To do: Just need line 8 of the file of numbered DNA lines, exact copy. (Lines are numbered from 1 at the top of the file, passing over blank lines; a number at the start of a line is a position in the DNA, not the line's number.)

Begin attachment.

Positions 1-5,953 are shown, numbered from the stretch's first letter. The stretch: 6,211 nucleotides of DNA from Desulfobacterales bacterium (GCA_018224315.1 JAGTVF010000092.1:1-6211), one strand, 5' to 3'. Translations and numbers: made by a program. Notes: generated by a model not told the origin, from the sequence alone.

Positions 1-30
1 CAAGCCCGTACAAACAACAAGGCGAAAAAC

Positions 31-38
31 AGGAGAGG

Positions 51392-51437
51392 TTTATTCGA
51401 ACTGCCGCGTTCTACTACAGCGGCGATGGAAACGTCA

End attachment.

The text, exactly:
51401 ACTGCCGCGTTCTACTACAGCGGCGATGGAAACGTCA